In Canaan, he could spread his wings of righteousness and demonstrate how a Jew behaves with Chesed and openness to his fellow man. That is the basis of our selection as the Chosen People, not our logical conclusions about monotheism.
This is an important lesson for all of us. Every Jew needs a certain degree of education and an understanding of the Torah and its faith claims. But the true manifestation of what it means to be a Jew is not to be found in the classroom or the Beit Midrash. Rather, only when a Jew can turn all of those teachings into practical behavior does he or she truly demonstrate their Jewishness.
When we can interact with our fellow human beings with kindness and demonstrate Hashem’s desire for humanity to live for a higher purpose, it is then that we are living Judaism. When the story of our lives is written, the highlights will not be from our earlier years when we were in grade school or yeshiva, going over the vitally important Torah texts that lay the foundation for our future lives.
Rather, our chronicles will focus on our deeds, and how we succeeded in making an impression on others in our circle of influence. Unquestionably, our religious upbringing colors and sets the stage for our behavior in our future life, but this religious education is only the preparation for the real goal of the Jew. Just as Avraham’s later stages in Canaan are richly depicted and his earlier years of theological struggle are overlooked, so will be the case in our stories when they are documented before God.
Hearing the call of “Lech Lecha”
After citing the Ramban’s question, the Sfas Emes (d. 1905) makes an insightful point based on the Zohar. To answer why the Torah doesn’t inform us of Avraham’s righteousness at the beginning of our parsha, the Sfas Emes asserts that God’s call to Avraham of “Lech Lecha” – “Make the journey,” is itself a demonstration of his righteousness.
In fact, that call of “Lech Lecha” is made to every single human being.
What made Avraham different is that he actually heard the words “Lech Lecha” while everyone else ignored the call. In life, Hashem is constantly calling out to each of us, “Lech Lecha,” go to your station, reach your destiny, arrive at where you ultimately belong to achieve your purpose. There is nothing more righteous than hearing the call of “Lech Lecha” and acting upon it.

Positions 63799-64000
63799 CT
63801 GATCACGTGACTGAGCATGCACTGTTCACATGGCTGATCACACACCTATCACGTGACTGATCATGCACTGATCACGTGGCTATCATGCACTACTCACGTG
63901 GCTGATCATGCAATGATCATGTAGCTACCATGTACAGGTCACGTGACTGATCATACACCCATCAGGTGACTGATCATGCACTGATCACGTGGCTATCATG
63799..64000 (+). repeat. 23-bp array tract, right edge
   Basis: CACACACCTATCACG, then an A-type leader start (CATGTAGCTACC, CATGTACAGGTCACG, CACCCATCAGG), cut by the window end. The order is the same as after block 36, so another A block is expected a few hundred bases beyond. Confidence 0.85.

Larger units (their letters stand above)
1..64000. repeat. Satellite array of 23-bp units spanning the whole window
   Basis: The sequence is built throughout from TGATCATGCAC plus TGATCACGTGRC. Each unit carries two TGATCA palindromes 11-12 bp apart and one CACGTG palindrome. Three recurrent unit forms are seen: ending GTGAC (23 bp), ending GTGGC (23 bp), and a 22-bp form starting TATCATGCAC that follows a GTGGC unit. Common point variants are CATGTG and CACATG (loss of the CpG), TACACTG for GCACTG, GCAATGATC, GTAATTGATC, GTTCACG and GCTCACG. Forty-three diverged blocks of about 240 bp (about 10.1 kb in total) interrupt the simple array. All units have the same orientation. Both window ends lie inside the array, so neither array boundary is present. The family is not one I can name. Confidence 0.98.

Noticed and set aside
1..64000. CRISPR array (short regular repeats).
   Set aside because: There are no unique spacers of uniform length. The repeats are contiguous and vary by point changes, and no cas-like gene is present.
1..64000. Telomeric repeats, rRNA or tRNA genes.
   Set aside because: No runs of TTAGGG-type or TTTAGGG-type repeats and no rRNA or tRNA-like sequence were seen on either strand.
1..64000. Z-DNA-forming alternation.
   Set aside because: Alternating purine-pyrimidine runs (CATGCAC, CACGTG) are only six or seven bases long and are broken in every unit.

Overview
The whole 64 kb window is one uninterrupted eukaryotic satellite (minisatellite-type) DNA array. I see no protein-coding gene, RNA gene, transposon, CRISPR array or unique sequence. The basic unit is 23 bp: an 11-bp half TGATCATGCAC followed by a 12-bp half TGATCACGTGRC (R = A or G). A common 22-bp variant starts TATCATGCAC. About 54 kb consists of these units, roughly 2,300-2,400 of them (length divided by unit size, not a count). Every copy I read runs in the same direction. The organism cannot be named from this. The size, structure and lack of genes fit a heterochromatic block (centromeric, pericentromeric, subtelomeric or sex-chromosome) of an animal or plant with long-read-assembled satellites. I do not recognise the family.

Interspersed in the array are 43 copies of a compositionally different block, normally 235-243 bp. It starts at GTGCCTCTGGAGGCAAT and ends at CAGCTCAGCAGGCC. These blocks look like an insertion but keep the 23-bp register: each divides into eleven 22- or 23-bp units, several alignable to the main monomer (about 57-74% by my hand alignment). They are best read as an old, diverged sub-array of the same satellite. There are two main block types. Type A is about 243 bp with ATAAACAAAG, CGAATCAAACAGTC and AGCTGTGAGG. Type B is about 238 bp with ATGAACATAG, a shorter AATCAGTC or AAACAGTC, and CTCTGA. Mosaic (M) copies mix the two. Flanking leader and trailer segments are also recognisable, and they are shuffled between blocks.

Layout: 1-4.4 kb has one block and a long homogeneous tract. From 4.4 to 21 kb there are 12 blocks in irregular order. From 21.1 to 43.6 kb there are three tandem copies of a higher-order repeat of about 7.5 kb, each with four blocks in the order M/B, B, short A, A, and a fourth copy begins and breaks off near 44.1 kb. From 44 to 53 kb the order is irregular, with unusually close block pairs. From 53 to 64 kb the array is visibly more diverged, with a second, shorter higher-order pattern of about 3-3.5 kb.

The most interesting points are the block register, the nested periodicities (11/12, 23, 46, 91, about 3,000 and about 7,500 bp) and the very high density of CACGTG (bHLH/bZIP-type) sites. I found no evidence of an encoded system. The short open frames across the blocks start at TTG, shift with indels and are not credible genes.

Acting upon the call of “Lech Lecha”
The irony for our modern times is that sometimes our inability to spread our wings and realize our destiny is not because we are stuck in Ur Casdim, persecuted and hounded by the idolaters of society. Rather, our inability to act may be because we feel trapped within the confines of the Jewish community and its often overbearing strictures. We may hear the call of “Lech Lecha,” but feel powerless to act upon it because we fear what people within our community will think of us.
We shudder from trespassing the social norms that have been established in Jewish communities, where staying within the confines of the walls of the “shtetl,” as it were, is sometimes promoted over going out and making a difference in the larger world. The lesson of our parsha should be: You cannot realize your destiny until you act upon the call of “Lech Lecha.” Your life will only be actualized when you can go to where you can be yourself. Sometimes, that requires one to leave behind one’s family and the culture from which they hail.
The “Lech Lecha” call of your family and friends may be completely different from yours, and what works for them may not be your destiny. Ultimately, if we follow Hashem’s unique call of “Lech Lecha” for each of us, both we and the world we are meant to improve will be all the better for it. May we merit to hear the call so that we can usher in the Redemption speedily, bb”a.